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'The Time Is Now': Fourth annual Women's March SLO slated for Jan. 18



Three years after an estimated 7,000 descended on downtown San Luis Obispo for a protest following President Donald Trump's inauguration, Women's March SLO is still marching on, now gearing up for its fourth annual event on Jan. 18.

TIME IS NOW Women's March SLO attendees hold signs in Mitchell Park at the inaugural event in 2017. The fourth annual Women's March takes place on Jan. 18. - FILE PHOTO BY JAYSON MELLOM
  • File Photo By Jayson Mellom
  • TIME IS NOW Women's March SLO attendees hold signs in Mitchell Park at the inaugural event in 2017. The fourth annual Women's March takes place on Jan. 18.

This year, the march has a "The Time is Now" theme, picked to reflect the urgency of today's issues and that it's a presidential election year, according to Women's March SLO communications director Andrea Chmelik.

"It comes down to there is an election in 2020," Chmelik said. "The time is now to show up in power across age groups, to come to the voting booth. It's definitely going to be a year where the direction of the country is going to be decided in many important ways."

Attendees should expect a similar format to the prior local Women's Marches. The event will begin at 10 a.m. in Mitchell Park with a rally featuring a line-up of speakers and performers "who advocate for human rights, women's rights, social justice, and environmental justice." The march through downtown SLO will follow the rally at 11 a.m.

Speakers will include Kendra Williams, a Cal Poly Psychology and Child Development lecturer; Carmen Bouquin, founder of the SLO County Youth for Environmental Action and a Cuesta College student; Wendy Lucas, a member of the yak tityu tityu yak tihini Northern Chumash Tribe; and Dian Sousa, a local poet and activist.

Williams, Chmelik said, will bring a previously unaddressed subject to the Women's Marches' speaker line-ups. She'll share about her experience as a victim of sexual harassment in the Cal Poly workplace and the challenges she faced going through the Title IX investigative process.

"Right after the Women's March, the #MeToo movement came in strong," Chmelik said. "This is something [women] should never have to deal with but it becomes a thing that's on every woman's mind. We feel like it's another important theme."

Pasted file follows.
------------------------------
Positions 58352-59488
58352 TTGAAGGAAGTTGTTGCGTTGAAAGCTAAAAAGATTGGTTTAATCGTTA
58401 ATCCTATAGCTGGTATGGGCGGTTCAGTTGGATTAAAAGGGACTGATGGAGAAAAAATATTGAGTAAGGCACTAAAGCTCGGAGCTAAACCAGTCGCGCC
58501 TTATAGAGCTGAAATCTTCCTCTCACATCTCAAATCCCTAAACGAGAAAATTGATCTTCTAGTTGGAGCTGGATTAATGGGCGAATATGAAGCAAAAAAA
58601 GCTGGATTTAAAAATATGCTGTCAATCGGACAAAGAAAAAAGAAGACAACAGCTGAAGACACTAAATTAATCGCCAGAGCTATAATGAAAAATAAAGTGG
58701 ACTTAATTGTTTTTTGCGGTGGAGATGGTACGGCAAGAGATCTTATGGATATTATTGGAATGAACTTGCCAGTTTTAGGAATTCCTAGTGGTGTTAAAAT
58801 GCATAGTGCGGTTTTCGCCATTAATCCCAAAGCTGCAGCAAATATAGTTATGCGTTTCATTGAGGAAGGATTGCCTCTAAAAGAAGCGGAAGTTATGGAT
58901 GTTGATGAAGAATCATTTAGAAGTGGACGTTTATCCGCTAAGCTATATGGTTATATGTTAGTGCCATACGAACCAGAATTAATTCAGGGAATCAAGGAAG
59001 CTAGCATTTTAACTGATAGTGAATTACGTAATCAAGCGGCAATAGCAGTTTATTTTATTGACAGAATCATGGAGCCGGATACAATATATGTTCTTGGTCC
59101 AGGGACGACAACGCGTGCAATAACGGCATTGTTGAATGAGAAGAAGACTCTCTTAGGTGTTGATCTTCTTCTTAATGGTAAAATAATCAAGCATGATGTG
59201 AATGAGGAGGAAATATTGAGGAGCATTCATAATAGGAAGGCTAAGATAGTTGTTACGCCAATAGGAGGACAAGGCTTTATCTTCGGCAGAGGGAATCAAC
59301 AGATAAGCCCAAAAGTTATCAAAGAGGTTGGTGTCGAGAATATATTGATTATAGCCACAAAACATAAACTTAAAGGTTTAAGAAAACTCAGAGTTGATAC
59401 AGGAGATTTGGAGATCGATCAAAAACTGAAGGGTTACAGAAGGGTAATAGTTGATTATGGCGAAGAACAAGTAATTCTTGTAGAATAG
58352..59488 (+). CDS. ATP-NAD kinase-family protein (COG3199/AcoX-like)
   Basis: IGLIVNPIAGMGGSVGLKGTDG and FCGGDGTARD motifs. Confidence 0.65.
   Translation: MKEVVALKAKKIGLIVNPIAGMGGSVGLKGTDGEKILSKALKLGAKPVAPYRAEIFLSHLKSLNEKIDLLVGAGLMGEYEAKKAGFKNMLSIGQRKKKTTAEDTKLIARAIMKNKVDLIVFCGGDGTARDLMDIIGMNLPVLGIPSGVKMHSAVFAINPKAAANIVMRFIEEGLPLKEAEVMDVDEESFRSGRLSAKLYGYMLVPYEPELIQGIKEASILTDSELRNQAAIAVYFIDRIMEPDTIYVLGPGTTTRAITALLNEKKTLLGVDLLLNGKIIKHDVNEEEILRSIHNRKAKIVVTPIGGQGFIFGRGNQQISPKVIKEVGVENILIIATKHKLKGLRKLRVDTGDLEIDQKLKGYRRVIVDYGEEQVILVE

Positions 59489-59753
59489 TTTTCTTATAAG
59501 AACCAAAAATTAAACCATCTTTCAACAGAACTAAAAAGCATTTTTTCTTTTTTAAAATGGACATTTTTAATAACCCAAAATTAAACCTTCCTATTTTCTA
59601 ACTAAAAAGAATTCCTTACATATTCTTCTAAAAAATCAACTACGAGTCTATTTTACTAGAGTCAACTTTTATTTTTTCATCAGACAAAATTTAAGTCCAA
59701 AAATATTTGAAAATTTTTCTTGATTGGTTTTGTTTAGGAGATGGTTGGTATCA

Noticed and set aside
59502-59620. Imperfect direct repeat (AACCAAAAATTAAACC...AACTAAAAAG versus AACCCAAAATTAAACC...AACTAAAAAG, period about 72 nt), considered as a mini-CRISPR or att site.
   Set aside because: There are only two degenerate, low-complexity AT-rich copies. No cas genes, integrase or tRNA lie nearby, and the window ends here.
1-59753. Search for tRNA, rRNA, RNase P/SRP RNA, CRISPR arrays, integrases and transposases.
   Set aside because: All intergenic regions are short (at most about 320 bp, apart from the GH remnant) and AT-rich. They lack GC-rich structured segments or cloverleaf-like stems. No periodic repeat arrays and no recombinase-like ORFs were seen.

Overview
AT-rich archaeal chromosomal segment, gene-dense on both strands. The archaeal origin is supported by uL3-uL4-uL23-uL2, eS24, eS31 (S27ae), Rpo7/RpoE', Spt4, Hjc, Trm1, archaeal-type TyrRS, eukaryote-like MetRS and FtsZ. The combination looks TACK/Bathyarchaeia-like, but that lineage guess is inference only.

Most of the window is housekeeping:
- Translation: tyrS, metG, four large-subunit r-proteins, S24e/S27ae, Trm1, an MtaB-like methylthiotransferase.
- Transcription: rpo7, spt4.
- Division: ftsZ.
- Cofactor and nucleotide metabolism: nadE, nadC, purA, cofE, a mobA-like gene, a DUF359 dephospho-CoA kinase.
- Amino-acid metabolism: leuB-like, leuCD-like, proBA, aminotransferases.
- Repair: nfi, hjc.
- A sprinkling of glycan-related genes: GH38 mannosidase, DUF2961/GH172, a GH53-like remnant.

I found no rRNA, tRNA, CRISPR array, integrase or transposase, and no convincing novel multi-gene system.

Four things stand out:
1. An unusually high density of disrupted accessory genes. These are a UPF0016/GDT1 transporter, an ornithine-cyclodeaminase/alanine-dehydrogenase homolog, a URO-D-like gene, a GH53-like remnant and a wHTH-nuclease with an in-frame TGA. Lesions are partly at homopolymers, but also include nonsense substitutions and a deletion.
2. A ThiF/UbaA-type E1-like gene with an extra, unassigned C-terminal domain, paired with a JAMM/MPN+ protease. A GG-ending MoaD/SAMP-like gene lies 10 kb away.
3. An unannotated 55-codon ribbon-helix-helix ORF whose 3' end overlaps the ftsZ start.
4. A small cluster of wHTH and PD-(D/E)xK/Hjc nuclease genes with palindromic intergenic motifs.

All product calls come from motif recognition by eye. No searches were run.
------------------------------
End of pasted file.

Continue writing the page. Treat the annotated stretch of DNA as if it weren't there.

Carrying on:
All of the rally speakers will touch on topics that reflect the urgency of the Time is Now theme. Those issues range from climate change, to reproductive rights, to LGBTQ-plus rights, to immigrant rights, and more.

"The time is now to fight for those values," Chmelik said.

As the local Women's March organizers gear up for their fourth march, Chmelik said in some ways the event gets easier to plan and in other ways harder.

"The part that gets easier is we know what to do now; we know who to contact," Chmelik said. "The part that is not easier is things are going to cost more just because [the cost of] services and things in general go up."

Despite the gargantuan effort it takes to put on the march, Women's March SLO has come to see it as their duty to keep the community politically energized—to "keep the fire going."

"It's part of our mission," Chmelik said. "The first time it was super exciting, and by now it becomes a part of keeping people engaged. Their voice matters; their vote matters; their truth matters. It's worth coming back and worth marching forward."

While free to attend, the march is expensive to organize. You can make a donation to offset its costs at

Fast facts

The U.S. Census Bureau is hosting an upcoming local event to recruit workers for the 2020 Census. On Thursday, Jan. 9, head over to the San Luis Obispo County Government Center (rooms 161 and 162) between 10 to 11:30 a.m. to learn more. According to a SLO city press release, "the results of the 2020 Census will determine how billions of dollars in federal funding are spent locally for schools, hospitals, roads, and more, therefore local involvement and accurate representation is vital to the community's future." The SLO County Government Center is located at 1055 Monterey St., SLO.

• Donovan James Antiques and Estate Jewelry in Cayucos is closing its doors at the end of January, as owners Don and Toni McClain are relocating to Idaho. A closing sale "aimed at selling everything in the store" will take place throughout the month. The store, which has antique and vintage items, is located at 248 S. Ocean Ave. Δ

Assistant Editor Peter Johnson wrote this week's Strokes and Plugs. Send tidbits to

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